by Melissa Rodgers

A Passion for singing

When Scott Bezett steps on to the Dunedin Town Hall stage in the role of Jesus, it will be his first experience performing with a full orchestra. He tells Rebecca Fox about the nerves and excitement.

He may be a Lake Mahinerangi farm boy who only discovered classical music a few years ago, but Scott Bezett is eager to make the stage his.

''Once I was shown the amazing repertoire, it was a real eye opener - there is more to music than the top 40 on the radio.''

Bezett came late to singing, instead preferring to concentrate on rowing and rugby at high school, and some acting and singing in school musicals on the side.

But his music teacher finally convinced him to get involved in the choir, and Bezett got his first taste of classical music.

Then, in his final year at Otago Boys High School, where he was head boy, Bezett took part in the local singing competitions.

University of Otago Assoc Prof Judy Bellingham spotted his potential there and suggested he consider studying singing at university.

He auditioned, was accepted and thought it would be good to get a year's singing instruction under his belt while concentrating on his arts degree in classics and maths.

''At the end of the year, Terence Dennis [University of Otago classical music performance co-ordinator] suggested I should consider continuing for another year ... now four years down the track, I'm still studying it.''

That is because he has fallen in love with opera.

''There is such a wealth of stuff out there and, as I'm growing into my voice, there are more opportunities to perform different music.

''I'm a farm kid singing opera - it's a whole new world.''

In the past few years, he has had roles in Opera Otago productions of Red Riding Hood and Gilbert and Sullivan's Pirates of Penzance, as well as performing with Little House of Operas and the Royal Dunedin Male Choir.

''You get fantastic opportunities here in Dunedin to perform great stuff. This [the St Matthew Passion] is a great example. It is a testament to the music scene in Dunedin and how open they are to new people coming in.''

Bezett was selected by City Choir Dunedin's music director David Burchell to take the role of Jesus in Bach's St Matthew Passion - a piece that is considered one of the pinnacles of the choral repertoire.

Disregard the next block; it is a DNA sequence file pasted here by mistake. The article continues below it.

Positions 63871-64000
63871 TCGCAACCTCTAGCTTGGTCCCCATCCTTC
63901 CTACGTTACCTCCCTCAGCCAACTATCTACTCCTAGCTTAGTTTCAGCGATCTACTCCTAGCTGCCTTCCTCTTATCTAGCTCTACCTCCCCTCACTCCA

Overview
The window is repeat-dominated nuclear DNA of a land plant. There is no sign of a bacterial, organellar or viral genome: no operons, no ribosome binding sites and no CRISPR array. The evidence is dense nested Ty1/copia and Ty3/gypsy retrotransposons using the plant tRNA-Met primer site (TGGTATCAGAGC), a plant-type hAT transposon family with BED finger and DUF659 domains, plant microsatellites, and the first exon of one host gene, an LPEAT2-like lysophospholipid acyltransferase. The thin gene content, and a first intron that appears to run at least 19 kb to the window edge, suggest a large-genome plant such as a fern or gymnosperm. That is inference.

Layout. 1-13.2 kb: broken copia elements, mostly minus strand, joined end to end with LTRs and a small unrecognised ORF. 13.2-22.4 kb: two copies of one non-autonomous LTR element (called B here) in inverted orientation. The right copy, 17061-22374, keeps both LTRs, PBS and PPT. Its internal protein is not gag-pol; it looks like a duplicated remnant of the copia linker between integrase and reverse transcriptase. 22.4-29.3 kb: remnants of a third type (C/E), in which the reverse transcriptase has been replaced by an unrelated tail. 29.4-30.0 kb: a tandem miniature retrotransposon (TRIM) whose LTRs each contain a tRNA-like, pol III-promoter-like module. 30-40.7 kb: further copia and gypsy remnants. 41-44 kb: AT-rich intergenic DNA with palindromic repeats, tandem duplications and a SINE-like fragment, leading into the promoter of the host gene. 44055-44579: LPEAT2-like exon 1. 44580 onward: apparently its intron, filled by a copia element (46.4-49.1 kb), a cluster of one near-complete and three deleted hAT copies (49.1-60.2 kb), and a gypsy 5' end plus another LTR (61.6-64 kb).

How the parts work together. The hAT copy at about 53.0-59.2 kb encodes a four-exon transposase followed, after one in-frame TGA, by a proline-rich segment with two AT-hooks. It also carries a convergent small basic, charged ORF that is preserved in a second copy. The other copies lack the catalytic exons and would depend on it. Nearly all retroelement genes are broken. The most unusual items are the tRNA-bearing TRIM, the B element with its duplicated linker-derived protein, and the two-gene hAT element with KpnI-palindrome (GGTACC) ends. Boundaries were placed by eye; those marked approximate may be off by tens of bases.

''It took me by surprise. It's a real honour and privilege.''

The performance will be his first time singing with the backing of the DSO and two choirs.

''It will be quite overwhelming, but I'm looking forward to it.''

St Matthew Passion was composed by Bach for the 1727 Good Friday service at St Thomas' Church in Leipzig, Germany. In the Middle Ages, Christian churches began observing Holy Week by retelling the story of Christ's crucifixion in music.

The work - beginning in the turmoil of Jesus' last days in Jerusalem and ending with his crucifixion and burial - is the largest single composition Bach wrote in terms of length and resources needed. It requires a double choir, a large orchestra and seven soloists.

''It is not undertaken lightly,'' says Burchell. ''And in New Zealand it's not performed as often as it deserves - the last time it was sung in Dunedin was in 2005.

''The work is framed by three extended choruses, which is some of Bach's best music for choir. So from the choir's perspective, there is a lot to like.''

City Choir has called on the Christchurch City Choir and the Dunedin Symphony Orchestra to join it in the performance and soloists Iain Tetley (Evangelist), Lois Johnston (soprano), Claire Barton (alto), Andrew Grenon (tenor) and Malcolm Leitch (bass).

Fairfield School choir Forte will also take to the stage for the production, bringing the number of musicians and singers on stage to 250.

Burchell, who will conduct the performance, chose Bezett because he wanted a young man.

''Jesus is believed to have been in his early 30s, so Scott's a little young, but this was preferable to someone in their 50s or 60s. A young voice can more readily portray Jesus' youthful determination and scorn of authority, but also his vulnerability - he knew crucifixion was his destiny, but he wasn't at all sure about going through with it.''

Bezett's acting and opera experience meant he had a well-developed sense of dramatic timing and delivery of text.

''While he is not called upon physically to act, the singer needs to live the role as an actor does. Scott also has good command of the German language, which is especially important as the work is being performed in that language.''

''It is one of the most important pieces of the music of that era. Often it is sung in English, so to get the opportunity to sing it as Bach intended is nice,'' Bezett says.

''The German repertoire is gorgeous. The German vowels lend themselves to the expression of emotion.''

The role is requiring ''hours and hours'' a week practising. While he can only sing for so many hours a day without affecting his voice, he does a lot of ''silent practice'' learning the score.

''While I'll have the score on stage, it's nice to have most of it memorised, so I can really perform the role not have my head stuck in the book.''

It is important to understand the story in the music and convey that in the performance.

He admits to suffering from some serious nerves before performances.

''I'm terrified. I get a lot of nerves mixed in with excitement, but I think that shows how important it is to you and as long as you have done the work it will all work out.

''Once I'm on stage I'm fine, I'm in the moment and let it go, but the hours leading up to it can be a bit stressful.''

His family are a bit bemused by his passion for opera but support him fully.

''Mum and my sister love coming. Dad's a farmer - he's not sure, but he's learning to love it.''

Thank  you to the ODT for the use of this article.